The peace lily requires probably the least amount of general maintenance out of all the blooming house plants. In fact, compared to many house plants, it tolerates typical interior conditions of the average home much better. It’s the kind of plant that benefits its plant parents as well. Spathiphyllum wallisii is one of the greatest plants for enhancing indoor air quality. It is excellent at cleaning indoor air of pollutants including formaldehyde, ammonia, and carbon monoxide.
In this article, we’ll explain everything you need to know about this incredible plant, from its classification to its appearance to how to grow it.
Spathiphyllum Wallisii: Classification
The peace lily is classified as Spathiphyllum wallisii and is part of the family Araceae. In general, any of the 47 species under the genus Spathiphyllum are considered peace lilies or spaths. However, Spathiphyllum wallisii is one of the more popular and common species used for aesthetics and as houseplants. It is known generally as the peace lily, but may also be called the white sail, Mauna loa supreme, or spathe flower. As a member of the Spathiphyllum genus, this plant is closely related to the snowflower, the Spathiphyllum cochlearispathum peace lily, and a number of other very similar plants.
The peace lily (pictured) is easily identified by its unique white spathe and pod-like flower, as well as its rich green leaves.
Spathiphyllum Wallisii: Key Identifying Features and Appearance
The peace lily is a herbaceous perennial plant that bears flowers with the usual aroid structure: a single, sizable spathe covers a tightly packed inflorescence known as a spadix. Two spathes can occasionally be created, with the upper spathe being smaller. When young, the spadix is often cream or ivory. As it ages, it becomes green. Typically, the spathe is white or white with green nerves that extend beyond the edge and become green with aging. It boasts basal, glossy, slightly deeply veined, oblong, and acuminate leaves. The leaves have long, beautifully arched petioles. At the base, the plant develops offsets, which develop into a thick cluster over time.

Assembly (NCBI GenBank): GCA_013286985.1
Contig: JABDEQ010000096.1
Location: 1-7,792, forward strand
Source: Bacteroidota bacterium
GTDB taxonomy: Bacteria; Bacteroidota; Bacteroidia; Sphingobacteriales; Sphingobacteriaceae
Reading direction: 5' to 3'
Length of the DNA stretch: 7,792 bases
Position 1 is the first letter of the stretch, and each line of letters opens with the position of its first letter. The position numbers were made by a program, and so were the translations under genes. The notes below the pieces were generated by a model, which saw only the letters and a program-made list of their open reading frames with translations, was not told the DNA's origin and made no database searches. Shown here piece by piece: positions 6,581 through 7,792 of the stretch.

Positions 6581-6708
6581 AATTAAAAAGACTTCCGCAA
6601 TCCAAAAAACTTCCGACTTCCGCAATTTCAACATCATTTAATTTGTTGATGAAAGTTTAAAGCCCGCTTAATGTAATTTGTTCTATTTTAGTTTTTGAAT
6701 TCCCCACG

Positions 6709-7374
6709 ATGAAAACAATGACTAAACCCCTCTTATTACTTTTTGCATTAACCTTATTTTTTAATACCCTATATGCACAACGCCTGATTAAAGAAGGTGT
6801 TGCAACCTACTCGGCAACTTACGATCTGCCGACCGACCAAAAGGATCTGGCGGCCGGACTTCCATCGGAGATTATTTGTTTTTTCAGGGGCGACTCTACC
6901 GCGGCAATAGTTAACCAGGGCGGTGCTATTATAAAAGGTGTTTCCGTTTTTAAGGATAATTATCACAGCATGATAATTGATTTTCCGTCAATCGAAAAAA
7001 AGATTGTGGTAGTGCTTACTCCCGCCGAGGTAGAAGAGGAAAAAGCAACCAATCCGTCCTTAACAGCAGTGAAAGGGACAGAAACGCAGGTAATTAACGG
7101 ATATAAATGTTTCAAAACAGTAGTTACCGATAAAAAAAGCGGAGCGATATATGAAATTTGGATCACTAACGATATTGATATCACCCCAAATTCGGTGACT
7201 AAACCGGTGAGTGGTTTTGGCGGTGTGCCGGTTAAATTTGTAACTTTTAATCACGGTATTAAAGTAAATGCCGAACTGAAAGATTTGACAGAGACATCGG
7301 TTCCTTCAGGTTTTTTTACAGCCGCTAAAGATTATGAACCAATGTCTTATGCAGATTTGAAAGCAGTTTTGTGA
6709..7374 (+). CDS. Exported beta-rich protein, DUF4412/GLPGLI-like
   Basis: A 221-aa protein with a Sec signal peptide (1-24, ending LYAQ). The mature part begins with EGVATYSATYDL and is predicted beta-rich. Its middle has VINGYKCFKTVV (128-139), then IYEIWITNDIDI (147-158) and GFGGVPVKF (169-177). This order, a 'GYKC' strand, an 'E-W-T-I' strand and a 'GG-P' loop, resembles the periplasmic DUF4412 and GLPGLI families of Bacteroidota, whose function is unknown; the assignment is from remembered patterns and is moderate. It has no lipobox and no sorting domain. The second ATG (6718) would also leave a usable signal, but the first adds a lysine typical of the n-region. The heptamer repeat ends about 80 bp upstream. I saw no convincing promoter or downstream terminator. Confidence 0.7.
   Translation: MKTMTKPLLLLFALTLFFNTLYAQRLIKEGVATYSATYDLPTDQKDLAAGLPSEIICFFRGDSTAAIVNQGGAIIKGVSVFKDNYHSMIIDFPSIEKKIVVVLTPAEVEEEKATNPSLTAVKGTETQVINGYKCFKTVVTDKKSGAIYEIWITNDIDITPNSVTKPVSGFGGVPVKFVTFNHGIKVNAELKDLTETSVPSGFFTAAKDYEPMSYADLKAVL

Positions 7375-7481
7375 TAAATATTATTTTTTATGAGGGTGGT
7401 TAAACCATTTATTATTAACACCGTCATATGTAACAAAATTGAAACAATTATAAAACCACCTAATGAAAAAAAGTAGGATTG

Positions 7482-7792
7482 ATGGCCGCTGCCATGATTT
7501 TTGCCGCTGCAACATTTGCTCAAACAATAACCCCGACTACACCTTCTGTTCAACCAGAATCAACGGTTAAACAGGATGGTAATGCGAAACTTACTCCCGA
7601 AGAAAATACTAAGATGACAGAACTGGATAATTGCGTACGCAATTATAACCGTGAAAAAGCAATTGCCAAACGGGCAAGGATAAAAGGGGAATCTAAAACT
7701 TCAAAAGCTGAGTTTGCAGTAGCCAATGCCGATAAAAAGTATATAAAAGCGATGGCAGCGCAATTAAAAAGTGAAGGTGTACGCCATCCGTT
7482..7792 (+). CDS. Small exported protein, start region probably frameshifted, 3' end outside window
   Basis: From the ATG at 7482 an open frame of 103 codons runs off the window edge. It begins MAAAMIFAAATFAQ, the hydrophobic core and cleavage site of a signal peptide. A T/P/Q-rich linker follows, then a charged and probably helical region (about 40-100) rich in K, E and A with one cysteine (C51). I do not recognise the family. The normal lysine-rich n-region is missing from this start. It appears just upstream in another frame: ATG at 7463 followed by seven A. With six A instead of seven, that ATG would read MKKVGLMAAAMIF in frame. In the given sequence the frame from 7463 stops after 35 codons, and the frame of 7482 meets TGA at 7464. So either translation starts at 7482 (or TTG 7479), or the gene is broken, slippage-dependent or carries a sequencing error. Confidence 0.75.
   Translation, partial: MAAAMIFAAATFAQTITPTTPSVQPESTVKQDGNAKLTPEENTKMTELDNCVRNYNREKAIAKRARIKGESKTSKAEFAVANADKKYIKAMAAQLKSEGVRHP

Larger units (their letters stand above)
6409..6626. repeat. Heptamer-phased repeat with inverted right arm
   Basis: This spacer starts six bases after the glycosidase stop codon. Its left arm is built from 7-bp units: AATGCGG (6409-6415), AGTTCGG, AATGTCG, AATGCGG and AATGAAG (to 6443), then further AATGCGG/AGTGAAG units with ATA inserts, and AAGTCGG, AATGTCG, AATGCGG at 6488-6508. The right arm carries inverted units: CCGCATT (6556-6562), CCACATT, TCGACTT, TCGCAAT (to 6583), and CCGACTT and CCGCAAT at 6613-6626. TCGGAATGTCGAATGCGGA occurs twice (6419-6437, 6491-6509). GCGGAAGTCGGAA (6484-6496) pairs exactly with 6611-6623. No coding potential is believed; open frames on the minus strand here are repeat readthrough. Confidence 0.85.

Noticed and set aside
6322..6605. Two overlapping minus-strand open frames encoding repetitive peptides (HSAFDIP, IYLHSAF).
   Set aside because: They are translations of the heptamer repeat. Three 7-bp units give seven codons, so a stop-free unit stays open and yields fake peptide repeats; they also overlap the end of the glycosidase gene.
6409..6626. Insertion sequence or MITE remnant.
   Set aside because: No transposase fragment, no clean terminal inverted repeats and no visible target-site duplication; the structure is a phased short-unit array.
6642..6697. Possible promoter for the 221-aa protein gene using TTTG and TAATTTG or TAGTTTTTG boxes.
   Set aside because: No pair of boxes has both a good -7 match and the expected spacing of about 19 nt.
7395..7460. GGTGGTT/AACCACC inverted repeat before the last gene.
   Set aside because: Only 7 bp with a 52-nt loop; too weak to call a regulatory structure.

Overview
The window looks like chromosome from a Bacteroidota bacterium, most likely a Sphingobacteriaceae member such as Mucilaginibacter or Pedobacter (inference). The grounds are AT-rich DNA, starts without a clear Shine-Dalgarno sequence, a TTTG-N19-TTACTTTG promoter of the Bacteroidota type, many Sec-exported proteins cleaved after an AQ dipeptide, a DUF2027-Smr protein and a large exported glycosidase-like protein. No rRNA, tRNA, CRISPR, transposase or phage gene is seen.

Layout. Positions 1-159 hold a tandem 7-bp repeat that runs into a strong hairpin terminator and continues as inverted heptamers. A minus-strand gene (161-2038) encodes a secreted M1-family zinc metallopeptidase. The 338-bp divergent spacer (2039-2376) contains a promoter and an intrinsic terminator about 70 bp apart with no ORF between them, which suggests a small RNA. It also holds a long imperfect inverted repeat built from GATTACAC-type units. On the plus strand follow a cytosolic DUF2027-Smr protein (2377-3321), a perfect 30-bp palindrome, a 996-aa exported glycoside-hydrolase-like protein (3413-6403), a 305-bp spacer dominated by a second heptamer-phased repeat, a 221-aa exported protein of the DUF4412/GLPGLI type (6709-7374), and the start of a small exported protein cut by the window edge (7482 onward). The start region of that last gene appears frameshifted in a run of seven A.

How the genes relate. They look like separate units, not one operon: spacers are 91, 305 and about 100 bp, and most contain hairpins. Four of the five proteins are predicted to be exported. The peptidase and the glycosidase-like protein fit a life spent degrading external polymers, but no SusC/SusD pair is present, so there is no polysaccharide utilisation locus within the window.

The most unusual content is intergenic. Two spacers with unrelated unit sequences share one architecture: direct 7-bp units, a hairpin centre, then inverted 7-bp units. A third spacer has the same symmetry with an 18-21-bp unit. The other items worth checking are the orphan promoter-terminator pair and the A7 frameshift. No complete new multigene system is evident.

This plant’s leaves can grow up to 12 inches long and six inches wide. The flower and spathe can reach about two-and-a-half inches long, though can grow quite larger in some scenarios. The plant as a whole can grow up to three feet tall. It also boasts roots with rhizomes that are the source where its leaves and flowers will grow.
The spathe of the Spathiphyllum wallisii is what makes it unique. Many look at this plant and think the spathe is part of the plant’s flower. Rather, the actual flower is the small yellowish collection of buds within the spathe. The spathe itself is not a flower petal, but rather an evolved leaf that is designed to protect the plant’s actual flowers. The flowers, spathes, and bright-green leaves are what make this plant so popular among collectors and houseplant enthusiasts.
Spathiphyllum Wallisii: Where They Grow
This plant is native to Central America and is primarily found in Venezuela and Columbia. It usually grows in the wild underneath the canopies of large trees in the continent’s tropical rainforests.
Due to the peace lily’s native habitat, it is vital for home growers to be mindful of location when keeping this plant. Replicating the native habitat of the peace lily is the key to keeping it alive in your home. The peace lily is one of the rarest houseplants that can tolerate trimming and does well in dim areas. Its setting must be warm, somewhat shaded, and most importantly, out of direct sunshine. The leaves will scorch or develop leaf edge discoloration if it is excessively sunny. In its native Central America, these plants would grow in dappled sunshine underneath the canopies of trees, so shade is a must.